In mild surprise, the night king of the Sky asked, “And what would a wind do with the seed of a star?”
“Why, plant it, of course,” the wind laughed, “and see what grows!”
The Moon knew the West Wind could mean no harm, for there was not a breath of malice in her essence. And so, as he had steorrow seeds to spare, he granted the gift, to the West Wind’s delight.
She promptly swallowed the diamond-like seed, planting it inside her own self; for so changeable was the form of a wind that it could spawn new life with any living thing. And in hardly any time at all, the West Wind bore her first child: A tree.
The silver sapling grew tall and translucent, like the Moon’s steorrows, and buds appeared all along its spreading branches. But instead of clusters of shining stars, the buds bloomed into flowers as sweet as their mother’s air. And from each blossom sprang a new creature, invisible to all eyes but a wind’s or the Moon’s.
To those few eyes that could see, the creatures were somewhat like in form to a being of Sky, but far smaller – tiny enough to fit in the palm of a hand, and slender as twigs. They flew as a wind flew, eyes shining like starlight, their voices like laughter, or air blowing through chimes.
“What are you, my little ones?” the West Wind asked her litter.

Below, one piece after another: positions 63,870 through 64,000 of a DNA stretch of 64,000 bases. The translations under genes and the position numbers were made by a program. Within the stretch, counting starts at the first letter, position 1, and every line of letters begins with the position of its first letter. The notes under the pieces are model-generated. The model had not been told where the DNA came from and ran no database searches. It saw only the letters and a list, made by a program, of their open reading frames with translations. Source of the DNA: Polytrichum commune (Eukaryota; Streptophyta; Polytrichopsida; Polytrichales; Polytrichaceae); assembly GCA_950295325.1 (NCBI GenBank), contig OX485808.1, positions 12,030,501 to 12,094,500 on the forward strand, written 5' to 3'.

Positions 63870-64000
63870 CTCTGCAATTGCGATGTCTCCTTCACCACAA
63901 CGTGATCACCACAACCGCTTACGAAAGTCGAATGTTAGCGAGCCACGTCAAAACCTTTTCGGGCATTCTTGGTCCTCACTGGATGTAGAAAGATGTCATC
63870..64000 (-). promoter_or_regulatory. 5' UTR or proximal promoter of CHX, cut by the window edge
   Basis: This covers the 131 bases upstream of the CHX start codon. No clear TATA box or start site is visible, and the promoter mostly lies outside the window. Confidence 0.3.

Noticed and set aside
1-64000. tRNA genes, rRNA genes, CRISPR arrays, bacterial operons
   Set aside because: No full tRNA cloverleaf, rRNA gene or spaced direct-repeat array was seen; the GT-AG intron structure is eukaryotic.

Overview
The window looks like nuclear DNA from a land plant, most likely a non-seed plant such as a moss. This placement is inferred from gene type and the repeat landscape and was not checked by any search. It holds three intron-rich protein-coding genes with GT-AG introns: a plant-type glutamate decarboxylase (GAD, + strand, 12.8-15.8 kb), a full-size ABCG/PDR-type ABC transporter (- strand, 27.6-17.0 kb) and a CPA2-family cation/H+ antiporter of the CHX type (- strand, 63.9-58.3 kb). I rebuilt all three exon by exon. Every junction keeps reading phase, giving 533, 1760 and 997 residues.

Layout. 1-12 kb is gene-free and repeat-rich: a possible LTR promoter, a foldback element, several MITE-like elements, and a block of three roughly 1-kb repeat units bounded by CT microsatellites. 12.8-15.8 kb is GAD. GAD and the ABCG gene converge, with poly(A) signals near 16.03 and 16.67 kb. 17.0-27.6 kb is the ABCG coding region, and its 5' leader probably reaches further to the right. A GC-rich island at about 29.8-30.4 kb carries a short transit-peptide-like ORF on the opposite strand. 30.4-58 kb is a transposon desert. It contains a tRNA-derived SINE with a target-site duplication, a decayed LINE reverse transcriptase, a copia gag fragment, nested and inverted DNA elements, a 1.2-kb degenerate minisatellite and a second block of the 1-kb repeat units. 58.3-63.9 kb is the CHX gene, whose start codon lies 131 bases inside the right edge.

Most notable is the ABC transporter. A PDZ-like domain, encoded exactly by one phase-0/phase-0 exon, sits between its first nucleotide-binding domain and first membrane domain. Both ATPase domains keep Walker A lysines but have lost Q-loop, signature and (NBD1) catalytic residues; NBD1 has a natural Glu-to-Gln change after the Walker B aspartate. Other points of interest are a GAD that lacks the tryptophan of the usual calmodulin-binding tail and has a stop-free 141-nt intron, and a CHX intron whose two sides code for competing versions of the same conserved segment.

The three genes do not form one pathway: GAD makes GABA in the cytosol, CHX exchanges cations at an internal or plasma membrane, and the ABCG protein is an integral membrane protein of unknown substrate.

“We are the faer blewn,” they answered, the new name a breath as soft as a summer night breeze.
“And what does that mean?” she asked them.
They looked at one another and answered, “We’re not sure.”
So the wind went to the Moon for his insight on the matter; for, as the keeper of the steorrows and their fruit, he was likely to know better than she.
“They are star sprites,” he told her, upon hearing their name. “Givers of fortune.”
“Our fortune?” the wind asked.
“Heavens, no,” said the Moon. “The fate of the Sky was set the day we rose. These sprites are lesser beings, their influence for beings even lesser than they. Their gift, I think,” he said, glancing downward toward the earth, “is for humanity.”
“How lovely!” said the wind, and blew kisses to all the tiny lives new born. “Then fly, little faery whatsits – do your work. And may the world for it better be!”
There. That Welken word: blewn.
I’m uncertain of the exact translation, but the Moon said it’s to do with fortune. And harken back to Book Five, where quoth a certain character, “I have also heard it said … that a night under the light of a blue moon will restore one afflicted with Moon Madness to their rightful senses.”
A special moon said to cure Lunacy. I’d call that a fortunate thing, wouldn’t you? Enough so that the night Sky’s king might, in his native tongue, name his rare, healing second fullness in a month a “blewn Lumónd”. And somewhere along the line – the same somewhere in which that world’s humans developed the inaccurate habit of calling the heavens “sky” and the great forest “Wilderhark” – “blewn” came to be misspoken as a word more commonly understood by non-Welken speakers: “blue”.
Voila. One secret of the Moon down, while the rest of him remains the same beautiful enigma he’s ever been. ❤